A study published in Experimental Physiology looks at contact events in rugby union and and blood flow in the brain.
Dr Susan Kohlhaas, Director of Research at Alzheimer’s Research UK, said:
“We know traumatic head injury is linked with an increased risk of dementia, but we don’t fully understand how these events set dementia-causing processes in motion.
“Collisions in sport is an area of increasing scrutiny for public health. The findings from this small study in rugby union players help add to our incomplete understanding of the risks involved with professional sports and the aspects of biology that may underly cognitive changes over the short term.
“We know exercise is good for our brain health, but longer-term and larger studies with suitable control groups are needed to add weight to these exploratory findings into concussion, and short-term brain health. One positive of the study is that researchers did look at a possible biological pathway for these events, however a link, if any, between concussion, blood flow, oxidative stress and long-term cognitive changes including dementia requires further research.
“To better understand the specific factors of a rugby professional’s career that might affect their brain health, future studies should also consider collisions in training. Comparing rugby players with players of non-contact sports could also help to determine whether factors other than collisions could be playing a role in these findings.
“Funding for dementia research lags behind funding for other conditions. We need to see this change. Only with increased funding into dementia will we be able to help reduce the number of dementia cases, which are set to triple by 2050 and help bring about life-changing treatments.”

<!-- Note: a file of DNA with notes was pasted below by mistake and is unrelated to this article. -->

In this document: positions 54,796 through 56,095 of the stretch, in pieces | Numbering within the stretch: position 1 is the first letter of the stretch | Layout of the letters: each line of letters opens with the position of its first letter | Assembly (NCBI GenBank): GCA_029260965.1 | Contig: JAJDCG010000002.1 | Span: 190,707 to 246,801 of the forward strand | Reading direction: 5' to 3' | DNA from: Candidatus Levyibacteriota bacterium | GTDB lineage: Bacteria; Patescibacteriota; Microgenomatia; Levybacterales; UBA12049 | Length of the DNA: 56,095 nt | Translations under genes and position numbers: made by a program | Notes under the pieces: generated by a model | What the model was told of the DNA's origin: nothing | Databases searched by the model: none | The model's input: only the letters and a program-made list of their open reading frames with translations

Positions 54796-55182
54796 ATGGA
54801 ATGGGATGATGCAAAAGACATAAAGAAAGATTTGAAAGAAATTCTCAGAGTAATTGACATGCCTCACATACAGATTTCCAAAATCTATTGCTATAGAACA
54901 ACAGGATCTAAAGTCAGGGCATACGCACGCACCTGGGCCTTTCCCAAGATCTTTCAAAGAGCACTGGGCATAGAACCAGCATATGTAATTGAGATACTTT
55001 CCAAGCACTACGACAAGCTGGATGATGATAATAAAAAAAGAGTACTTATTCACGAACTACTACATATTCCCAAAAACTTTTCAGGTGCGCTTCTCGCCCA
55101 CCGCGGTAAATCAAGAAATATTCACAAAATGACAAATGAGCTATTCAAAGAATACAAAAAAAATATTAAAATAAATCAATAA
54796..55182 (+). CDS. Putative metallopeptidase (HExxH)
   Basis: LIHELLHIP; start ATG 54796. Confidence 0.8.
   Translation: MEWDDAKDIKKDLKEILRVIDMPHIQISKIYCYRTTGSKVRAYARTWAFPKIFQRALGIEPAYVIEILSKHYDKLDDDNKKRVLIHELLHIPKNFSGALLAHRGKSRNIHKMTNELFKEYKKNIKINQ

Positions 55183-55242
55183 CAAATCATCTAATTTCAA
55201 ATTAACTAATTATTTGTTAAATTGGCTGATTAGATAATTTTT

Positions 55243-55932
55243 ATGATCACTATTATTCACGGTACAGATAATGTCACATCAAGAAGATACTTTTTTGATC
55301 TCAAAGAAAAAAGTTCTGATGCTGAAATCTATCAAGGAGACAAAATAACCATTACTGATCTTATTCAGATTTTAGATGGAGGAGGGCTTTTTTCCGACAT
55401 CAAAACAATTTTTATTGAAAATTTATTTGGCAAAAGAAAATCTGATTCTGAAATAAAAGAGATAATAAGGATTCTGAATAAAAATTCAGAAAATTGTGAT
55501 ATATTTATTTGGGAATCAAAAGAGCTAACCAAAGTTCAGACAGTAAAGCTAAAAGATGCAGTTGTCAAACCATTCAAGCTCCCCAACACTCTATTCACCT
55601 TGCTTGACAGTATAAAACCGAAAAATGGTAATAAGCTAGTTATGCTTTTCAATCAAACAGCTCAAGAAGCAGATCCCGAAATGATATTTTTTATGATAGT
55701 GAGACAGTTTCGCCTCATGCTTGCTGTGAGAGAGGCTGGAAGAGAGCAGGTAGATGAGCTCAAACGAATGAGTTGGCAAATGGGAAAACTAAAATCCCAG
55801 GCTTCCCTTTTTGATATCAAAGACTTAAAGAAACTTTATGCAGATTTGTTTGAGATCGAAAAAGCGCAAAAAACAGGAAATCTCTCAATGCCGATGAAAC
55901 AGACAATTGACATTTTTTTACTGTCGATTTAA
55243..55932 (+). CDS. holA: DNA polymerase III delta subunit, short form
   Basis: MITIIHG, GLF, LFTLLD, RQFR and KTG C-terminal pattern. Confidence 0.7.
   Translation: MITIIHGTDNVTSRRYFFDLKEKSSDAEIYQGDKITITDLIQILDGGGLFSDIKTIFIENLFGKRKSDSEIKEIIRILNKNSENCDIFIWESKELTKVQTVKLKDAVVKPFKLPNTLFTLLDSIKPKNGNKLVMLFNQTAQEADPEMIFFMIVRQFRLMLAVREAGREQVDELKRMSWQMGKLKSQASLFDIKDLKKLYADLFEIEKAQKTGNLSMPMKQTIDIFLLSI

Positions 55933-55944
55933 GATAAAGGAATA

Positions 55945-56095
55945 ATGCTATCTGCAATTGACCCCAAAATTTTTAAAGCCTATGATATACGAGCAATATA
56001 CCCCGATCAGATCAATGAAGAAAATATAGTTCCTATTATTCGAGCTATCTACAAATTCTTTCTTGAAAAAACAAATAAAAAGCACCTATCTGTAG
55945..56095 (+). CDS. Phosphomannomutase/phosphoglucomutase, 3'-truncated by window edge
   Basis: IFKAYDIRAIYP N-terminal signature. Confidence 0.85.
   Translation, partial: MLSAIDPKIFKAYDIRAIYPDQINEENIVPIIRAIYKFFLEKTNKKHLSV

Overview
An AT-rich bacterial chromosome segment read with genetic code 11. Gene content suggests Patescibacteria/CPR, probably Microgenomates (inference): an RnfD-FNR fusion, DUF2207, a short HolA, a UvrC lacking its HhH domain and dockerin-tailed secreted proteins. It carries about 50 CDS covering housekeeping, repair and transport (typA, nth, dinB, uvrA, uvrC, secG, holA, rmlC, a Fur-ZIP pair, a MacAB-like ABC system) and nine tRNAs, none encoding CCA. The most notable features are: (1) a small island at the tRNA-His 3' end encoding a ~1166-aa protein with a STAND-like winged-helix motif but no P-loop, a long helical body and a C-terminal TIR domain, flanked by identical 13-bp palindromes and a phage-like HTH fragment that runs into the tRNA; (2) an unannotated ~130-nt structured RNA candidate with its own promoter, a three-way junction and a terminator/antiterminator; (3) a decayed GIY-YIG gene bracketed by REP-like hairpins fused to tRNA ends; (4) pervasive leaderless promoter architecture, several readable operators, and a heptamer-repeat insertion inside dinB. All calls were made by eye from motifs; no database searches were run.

Prof Willie Stewart, consultant neuropathologist and Honorary Clinical Associate Professor at the University of Glasgow, said:
“Although a relatively small study in respect of number of rugby players followed, there are intriguing findings here that require pursuit in further research and, although there is suggestion that the measures here might have relevance to development of neurodegenerative disease, this is, at best, speculative.
“Importantly, there are no data on whether these changes are irreversible or might have resolved by the beginning of the next season, and so the longer term consequences and implications of these observations remain unknown. Nor are there data to support the suggestion that these observations represent an ‘accelerated decline’, which would imply there are data on expected rate of decline and/or that observed changes might be irreversible. Lastly, although it is suggested these data showed alteration in vascular reactivity which was linked to increase in free radicals, this is not shown; indeed, despite greater change in vascular reactivity among forwards the authors did not find a measurable difference between these groups in free radical measures.
“Nevertheless, if these observations can be confirmed in more robust studies, they should be of concern to both players and rugby authorities. This work adds to the growing research characterising potential adverse brain health consequences of contact sport participation. There is no question that all sports need do everything they can to reduce exposure to unnecessary head impacts and better recognise and manage head injury events when they occur.”
‘Contact events in rugby union and the link to reduced cognition: evidence for impaired redox-regulation of cerebrovascular function’ by Thomas Simon Owens et al. was published in Experimental Physiology at 02:00 UK time on Friday 6 August 2021.